Sunday, August 18, 2019

Frank Zaitz: The Midas Touch in Leadville


Between 1860 and World War I as many as 300,000 individuals are estimated to have left areas than now are part of Slovenia for the United States.  Early waves of migrants from that Balkan country were predominantly single men, many of them miners by occupation.  Among them was a six foot, two inch, 250 pound future saloonkeeper and liquor dealer destined to impact a Colorado mining town in multiple ways.  His name was Frank Zaitz. 


Zaitz was born in 1868 in a small village in the Gorica District of Central Slovenia, shown above.  His family appears to have been fairly prosperous, one brother becoming a doctor, another a priest.  At the age of 17, whether to avoid compulsory military service or a sheer sense of adventure, he left home for America, stopping first in Cleveland where some 30,000 to 40,000 Slovenians lived and worked.  Within a few months, hearing of a booming mining business in Colorado, in 1886 Zaitz headed west.

In 1875 two miners had discovered that black lead carbonate sand common in that area of Colorado was full of silver, triggering a human stampede that created a new town, eventually called Leadville.  By spring 1879 people were arriving by the hundreds every day and within months Leadville had a population of more than 10,000.  By the late 1880s the town held twenty-one smelters, separating silver from sand.  Zaitz found employment in one, working for ten years at a paltry $2.50 a day as mine owners became millionaires.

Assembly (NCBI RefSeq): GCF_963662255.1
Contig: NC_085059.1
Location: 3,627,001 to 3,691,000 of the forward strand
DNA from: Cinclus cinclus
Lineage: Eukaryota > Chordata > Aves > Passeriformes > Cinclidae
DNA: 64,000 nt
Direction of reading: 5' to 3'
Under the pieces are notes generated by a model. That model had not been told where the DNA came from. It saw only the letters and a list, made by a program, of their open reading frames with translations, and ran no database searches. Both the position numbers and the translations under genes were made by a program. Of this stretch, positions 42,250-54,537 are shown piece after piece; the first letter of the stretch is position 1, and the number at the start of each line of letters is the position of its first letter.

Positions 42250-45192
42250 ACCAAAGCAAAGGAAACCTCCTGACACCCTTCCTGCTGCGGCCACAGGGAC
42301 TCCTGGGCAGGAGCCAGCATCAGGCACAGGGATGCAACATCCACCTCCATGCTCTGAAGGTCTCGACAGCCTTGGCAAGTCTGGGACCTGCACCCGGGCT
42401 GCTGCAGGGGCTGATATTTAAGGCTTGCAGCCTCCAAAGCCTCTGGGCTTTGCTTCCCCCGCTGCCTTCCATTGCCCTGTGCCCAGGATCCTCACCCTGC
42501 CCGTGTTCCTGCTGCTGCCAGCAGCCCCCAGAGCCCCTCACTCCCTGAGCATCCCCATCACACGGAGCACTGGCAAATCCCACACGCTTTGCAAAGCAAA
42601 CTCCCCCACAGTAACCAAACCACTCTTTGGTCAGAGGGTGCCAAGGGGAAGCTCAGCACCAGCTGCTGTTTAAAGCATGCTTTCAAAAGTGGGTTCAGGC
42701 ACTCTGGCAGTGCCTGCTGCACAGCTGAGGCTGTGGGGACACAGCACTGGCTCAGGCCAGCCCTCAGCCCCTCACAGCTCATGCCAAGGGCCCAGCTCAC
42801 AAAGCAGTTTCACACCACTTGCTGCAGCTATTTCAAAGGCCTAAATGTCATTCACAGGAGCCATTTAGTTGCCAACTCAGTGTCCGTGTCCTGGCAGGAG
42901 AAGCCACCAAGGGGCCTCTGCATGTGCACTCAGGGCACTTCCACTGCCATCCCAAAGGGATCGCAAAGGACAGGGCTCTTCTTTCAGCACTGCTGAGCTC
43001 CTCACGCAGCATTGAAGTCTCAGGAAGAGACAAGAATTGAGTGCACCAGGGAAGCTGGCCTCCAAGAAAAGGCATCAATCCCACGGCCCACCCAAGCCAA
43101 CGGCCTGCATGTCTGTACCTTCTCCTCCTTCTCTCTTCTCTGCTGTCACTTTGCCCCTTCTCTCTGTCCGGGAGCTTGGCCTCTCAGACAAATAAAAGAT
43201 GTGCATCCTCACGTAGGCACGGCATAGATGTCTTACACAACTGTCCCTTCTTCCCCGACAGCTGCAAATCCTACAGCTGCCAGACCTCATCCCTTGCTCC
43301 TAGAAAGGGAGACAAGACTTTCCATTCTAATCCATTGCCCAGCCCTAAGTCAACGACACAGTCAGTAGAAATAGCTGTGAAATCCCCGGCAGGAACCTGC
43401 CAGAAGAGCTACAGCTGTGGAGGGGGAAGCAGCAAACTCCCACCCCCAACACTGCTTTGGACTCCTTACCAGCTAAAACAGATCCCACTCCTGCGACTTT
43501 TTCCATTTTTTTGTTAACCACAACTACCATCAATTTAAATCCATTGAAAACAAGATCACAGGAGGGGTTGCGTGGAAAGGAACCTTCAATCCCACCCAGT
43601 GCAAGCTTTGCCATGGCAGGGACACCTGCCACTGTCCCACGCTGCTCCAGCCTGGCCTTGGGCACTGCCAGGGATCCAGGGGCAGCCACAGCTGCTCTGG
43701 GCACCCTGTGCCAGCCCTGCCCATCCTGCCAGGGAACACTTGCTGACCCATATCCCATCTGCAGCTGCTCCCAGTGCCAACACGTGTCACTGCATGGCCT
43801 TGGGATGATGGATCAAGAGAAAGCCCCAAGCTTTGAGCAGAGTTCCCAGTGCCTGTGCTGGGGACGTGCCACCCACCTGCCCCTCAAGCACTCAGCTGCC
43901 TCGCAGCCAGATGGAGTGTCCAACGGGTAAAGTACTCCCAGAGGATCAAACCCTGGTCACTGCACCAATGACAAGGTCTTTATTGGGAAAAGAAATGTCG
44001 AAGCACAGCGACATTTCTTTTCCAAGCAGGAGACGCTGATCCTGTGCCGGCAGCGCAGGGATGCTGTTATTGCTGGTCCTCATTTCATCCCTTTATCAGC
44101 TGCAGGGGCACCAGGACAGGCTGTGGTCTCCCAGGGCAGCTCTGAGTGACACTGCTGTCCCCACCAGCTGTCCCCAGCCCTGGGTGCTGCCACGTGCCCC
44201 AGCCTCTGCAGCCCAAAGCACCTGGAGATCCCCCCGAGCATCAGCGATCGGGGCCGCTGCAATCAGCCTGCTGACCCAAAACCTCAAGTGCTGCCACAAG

In 1894 Zaitz had saved enough money to marry.  His wife was Mary Bradach, also an immigrant from Slovenia.  By that time more than 1,500 Slovenian immigrants were living in Leadville and had their own Catholic parish church called St. Joseph’s, shown here.  There Frank and Mary wed.  The couple would have three children, Frank Jr., Mary and Angelina.  

Perhaps it was the impetus of his marriage and growing family that impelled Zaitz to quit the smelters and look for other opportunities.  Reckoning that the burgeoning population in town would need supplies, with a partner, H.W. Hart, in 1896 he founded the Hart-Zeitz Mercantile Company.  Zaitz was president. The “cash cow” of this enterprise was liquor.  The jug shown here would have been filled from whiskey barrels for sales to Leadville’s estimated 120 saloons, 31 restaurants, and its thirsty population.